Recognizing that there is still a lot of baseball to play in Spring Training, what do you think the chances are that Junichi Tazawa could pitch his way onto the Major League club without ever spending a day in the Minors?
-- David B., Ohio
Could he? Yeah, he probably could. But would that put Tazawa in the best position to succeed? Absolutely not. As it is, he is going through the culture shock of being in the United States for the first time. Also, he has never faced a professional hitter in a meaningful situation before. And with the pitching depth the Red Sox have, from the Major League roster all the way down to their top Triple-A prospects, there is no reason to do this.
I think Tazawa is in the perfect situation where he can progress at his own schedule, and as soon as the Red Sox feel he is ready to help them win, he will get called up. My best guess is that midway through the 2010 season, he could start to play a steady role in the Major Leagues. The Red Sox have definitely been impressed with his poise and his stuff thus far. There's no reason to stall that momentum by asking him to do too much too soon.
How is Josh Beckett's arm feeling? During the American League Championship Series, he was only throwing up to 93 mph.
-- Josciel V., Tampa, Fla.
Obviously, Beckett was badly hindered with his right oblique injury the last time you saw him. This spring, he is progressing very well. He is fully healthy and looking much like the ace the Red Sox need him to be.
Maybe it's because he has played for smaller-market teams, but why is Jason Bay flying so much under the radar? I read a lot about how much the Sox need someone to protect David Ortiz in the lineup. Do people realize that he is a 30-HR 100-RBI guy? I think Bay is more than capable of hitting in the four-hole. And also, seeing how well he utilized the Monster last year, do you see him possibly putting up career numbers this year?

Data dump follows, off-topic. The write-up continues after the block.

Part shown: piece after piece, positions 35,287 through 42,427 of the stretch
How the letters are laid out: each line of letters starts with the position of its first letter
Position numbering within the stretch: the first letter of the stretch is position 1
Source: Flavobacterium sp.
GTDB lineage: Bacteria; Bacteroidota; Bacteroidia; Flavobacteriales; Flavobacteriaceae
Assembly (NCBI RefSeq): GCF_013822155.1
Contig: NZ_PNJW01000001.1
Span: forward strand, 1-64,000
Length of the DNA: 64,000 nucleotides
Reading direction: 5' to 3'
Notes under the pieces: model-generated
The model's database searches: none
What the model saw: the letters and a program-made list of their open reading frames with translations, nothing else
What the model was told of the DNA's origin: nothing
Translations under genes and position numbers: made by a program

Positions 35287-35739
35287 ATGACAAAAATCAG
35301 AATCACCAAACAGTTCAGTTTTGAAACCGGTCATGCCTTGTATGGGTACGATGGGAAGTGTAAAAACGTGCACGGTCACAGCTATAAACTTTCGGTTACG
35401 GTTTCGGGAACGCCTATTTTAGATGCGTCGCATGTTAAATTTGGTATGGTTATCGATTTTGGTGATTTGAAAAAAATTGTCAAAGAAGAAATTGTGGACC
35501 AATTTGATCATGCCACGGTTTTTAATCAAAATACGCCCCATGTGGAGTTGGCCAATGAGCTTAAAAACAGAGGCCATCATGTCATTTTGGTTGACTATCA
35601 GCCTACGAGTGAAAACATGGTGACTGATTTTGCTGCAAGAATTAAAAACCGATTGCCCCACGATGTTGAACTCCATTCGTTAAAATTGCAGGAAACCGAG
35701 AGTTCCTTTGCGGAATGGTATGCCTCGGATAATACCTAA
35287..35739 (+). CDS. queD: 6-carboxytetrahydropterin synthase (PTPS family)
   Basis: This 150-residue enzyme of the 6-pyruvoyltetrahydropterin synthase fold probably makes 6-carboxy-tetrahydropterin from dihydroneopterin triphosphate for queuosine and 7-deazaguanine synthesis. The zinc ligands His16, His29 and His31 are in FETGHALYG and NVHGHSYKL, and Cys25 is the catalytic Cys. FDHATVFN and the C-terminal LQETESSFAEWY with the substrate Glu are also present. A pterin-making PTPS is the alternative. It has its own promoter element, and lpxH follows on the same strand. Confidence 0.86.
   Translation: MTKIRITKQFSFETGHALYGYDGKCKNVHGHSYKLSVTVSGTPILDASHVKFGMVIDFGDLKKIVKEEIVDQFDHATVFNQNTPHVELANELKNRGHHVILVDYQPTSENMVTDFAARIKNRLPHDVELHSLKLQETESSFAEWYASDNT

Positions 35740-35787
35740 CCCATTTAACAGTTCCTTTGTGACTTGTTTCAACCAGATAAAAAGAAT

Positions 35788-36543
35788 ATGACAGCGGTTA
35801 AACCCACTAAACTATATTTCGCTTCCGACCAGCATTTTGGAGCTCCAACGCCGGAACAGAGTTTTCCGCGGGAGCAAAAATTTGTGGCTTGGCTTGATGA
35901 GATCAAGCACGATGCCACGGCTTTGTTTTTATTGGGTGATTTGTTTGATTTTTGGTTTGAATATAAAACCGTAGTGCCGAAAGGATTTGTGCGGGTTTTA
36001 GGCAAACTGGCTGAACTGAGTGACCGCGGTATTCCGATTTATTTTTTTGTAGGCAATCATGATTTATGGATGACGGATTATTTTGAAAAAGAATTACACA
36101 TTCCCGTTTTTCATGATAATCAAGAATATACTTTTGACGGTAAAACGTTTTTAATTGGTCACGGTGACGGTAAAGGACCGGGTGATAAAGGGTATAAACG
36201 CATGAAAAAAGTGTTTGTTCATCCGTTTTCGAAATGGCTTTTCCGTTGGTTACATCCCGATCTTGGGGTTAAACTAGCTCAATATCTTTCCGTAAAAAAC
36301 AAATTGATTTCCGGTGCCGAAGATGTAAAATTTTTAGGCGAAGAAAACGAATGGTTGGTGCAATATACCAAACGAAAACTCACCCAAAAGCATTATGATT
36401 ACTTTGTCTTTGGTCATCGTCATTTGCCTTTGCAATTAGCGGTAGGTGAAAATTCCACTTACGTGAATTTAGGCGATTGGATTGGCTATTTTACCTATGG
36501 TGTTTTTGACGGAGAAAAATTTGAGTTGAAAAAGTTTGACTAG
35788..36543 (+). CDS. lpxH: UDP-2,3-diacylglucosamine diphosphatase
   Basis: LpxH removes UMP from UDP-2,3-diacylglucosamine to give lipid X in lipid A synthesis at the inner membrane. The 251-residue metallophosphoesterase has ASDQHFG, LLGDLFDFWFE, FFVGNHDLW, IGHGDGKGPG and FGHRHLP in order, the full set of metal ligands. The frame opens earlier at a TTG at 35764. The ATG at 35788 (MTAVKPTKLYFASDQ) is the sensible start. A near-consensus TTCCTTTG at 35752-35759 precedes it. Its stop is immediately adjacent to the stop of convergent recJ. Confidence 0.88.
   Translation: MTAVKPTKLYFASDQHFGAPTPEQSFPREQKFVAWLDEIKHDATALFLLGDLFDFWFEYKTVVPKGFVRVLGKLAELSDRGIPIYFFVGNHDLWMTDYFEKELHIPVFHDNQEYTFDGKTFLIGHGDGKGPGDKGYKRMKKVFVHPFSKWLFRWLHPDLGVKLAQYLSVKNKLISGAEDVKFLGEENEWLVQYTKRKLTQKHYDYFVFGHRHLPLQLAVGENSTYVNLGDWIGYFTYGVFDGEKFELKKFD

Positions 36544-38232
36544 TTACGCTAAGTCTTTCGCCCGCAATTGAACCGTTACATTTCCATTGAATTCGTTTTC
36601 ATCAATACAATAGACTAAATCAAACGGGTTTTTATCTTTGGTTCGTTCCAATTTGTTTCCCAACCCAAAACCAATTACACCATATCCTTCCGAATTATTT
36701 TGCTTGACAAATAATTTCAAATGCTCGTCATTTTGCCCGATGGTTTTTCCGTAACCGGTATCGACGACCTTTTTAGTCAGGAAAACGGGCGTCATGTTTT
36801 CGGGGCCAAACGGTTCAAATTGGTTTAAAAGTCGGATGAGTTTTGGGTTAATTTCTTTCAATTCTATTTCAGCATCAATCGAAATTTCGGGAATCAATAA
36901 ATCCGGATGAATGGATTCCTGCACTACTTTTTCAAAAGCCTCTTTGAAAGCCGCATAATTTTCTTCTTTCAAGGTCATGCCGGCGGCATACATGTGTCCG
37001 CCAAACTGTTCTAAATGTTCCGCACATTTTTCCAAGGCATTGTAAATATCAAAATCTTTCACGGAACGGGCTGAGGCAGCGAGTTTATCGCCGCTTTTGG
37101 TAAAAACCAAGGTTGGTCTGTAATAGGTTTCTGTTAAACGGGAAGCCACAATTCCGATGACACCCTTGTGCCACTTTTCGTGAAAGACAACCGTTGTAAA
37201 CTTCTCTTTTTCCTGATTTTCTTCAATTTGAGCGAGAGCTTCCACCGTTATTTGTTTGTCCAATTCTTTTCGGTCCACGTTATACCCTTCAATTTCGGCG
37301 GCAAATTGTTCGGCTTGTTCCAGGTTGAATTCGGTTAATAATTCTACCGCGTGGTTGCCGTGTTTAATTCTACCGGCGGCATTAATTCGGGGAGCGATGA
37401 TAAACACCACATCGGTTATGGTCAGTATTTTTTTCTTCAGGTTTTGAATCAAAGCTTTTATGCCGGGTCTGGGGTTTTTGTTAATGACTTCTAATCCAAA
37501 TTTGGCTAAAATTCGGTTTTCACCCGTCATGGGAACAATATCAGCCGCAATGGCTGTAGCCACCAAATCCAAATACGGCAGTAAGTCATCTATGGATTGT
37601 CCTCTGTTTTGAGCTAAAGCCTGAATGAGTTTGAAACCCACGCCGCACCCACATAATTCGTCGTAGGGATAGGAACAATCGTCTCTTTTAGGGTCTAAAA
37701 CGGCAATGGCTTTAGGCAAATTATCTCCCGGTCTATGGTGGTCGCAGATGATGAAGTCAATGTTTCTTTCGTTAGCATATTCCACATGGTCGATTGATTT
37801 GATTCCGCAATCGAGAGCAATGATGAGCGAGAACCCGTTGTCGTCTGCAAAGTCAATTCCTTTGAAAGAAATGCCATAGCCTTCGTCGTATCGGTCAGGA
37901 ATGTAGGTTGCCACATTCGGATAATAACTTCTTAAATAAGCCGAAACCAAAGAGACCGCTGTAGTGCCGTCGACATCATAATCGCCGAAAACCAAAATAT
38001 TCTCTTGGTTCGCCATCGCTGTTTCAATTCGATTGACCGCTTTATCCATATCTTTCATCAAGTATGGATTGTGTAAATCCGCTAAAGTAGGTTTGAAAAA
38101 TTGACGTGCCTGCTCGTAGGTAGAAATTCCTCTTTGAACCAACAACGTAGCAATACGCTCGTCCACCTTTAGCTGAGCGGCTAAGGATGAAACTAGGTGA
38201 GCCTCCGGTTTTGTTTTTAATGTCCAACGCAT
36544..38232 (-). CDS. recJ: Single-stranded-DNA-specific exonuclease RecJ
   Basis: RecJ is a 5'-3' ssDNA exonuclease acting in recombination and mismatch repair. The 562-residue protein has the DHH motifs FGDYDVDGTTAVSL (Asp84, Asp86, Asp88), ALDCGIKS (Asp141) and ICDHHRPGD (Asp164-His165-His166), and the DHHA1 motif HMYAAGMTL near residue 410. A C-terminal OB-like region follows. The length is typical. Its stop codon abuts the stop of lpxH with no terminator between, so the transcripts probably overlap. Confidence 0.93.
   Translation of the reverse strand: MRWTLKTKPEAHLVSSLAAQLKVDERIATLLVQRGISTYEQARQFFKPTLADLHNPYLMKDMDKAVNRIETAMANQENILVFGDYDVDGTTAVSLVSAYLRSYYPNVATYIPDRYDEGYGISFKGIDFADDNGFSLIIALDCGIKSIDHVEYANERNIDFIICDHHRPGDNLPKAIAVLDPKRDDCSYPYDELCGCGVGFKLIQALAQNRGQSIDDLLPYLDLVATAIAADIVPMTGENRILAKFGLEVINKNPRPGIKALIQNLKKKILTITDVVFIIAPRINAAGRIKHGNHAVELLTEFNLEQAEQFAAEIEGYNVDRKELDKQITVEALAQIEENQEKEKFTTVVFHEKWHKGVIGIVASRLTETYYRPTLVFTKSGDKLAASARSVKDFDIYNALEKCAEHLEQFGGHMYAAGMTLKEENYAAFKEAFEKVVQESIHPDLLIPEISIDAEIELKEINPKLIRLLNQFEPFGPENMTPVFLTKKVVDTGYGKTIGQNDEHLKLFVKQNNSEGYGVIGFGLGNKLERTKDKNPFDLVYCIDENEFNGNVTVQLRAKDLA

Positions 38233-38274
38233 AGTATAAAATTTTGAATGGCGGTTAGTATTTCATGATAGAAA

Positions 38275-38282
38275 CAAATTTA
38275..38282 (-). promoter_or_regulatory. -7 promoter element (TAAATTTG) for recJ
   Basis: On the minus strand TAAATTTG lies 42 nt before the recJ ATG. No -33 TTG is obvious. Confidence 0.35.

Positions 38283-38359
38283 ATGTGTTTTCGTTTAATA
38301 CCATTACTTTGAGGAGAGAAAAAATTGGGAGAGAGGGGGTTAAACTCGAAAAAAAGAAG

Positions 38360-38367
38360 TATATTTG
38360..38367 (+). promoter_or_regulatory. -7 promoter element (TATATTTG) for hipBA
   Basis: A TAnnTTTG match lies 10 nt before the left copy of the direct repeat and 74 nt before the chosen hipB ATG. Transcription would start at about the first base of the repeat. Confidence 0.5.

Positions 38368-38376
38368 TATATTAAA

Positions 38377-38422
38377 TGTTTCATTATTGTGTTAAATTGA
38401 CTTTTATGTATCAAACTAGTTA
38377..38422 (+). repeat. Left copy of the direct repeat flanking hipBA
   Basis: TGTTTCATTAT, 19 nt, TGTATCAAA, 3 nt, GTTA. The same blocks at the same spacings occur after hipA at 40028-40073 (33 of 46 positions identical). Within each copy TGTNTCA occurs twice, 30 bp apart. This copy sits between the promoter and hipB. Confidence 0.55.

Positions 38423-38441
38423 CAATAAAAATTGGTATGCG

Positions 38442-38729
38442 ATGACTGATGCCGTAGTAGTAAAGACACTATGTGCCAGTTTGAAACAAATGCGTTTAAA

-- Dennis S., Dalton, Mass.
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I think the first reason Bay can fly under the radar is because of the guy he is replacing in left field. Manny Ramirez is one of the best hitters of all-time. Bay is one of the steadiest run producers in the game, and he is also quiet by nature, which is why he can sometimes go unnoticed. But if he can do over a full season what he did in the last two months of last season, Bay will get plenty of accolades. As for where he hits in the lineup, that could be anywhere from fourth to seventh. Kevin Youkilis, J.D. Drew, Mike Lowell and Bay are all capable of very similar things offensively.
Looking forward, I hope that like me, most Sox fans are cheering for Mike Lowell to have a great comeback year and, of course, be healthy. But looking forward to third basemen of the future for the Sox, what is your prediction? Do you see a player rising up from within as we have been getting used to seeing? Or do you see a trade or signing of a big free agent down the line?
-- Trevor M., Ithaca, N.Y.
Right now, the most logical scenario would seem to be Youkilis moving across the diamond to third base in 2011, which might be around the same time Lars Anderson is ready to become the team's first baseman of the future. Anderson might become the first legitimate power hitter the Red Sox have developed in some time.
Ian Browne is a reporter for MLB.com.
This story was not subject to the approval of Major League Baseball or its clubs.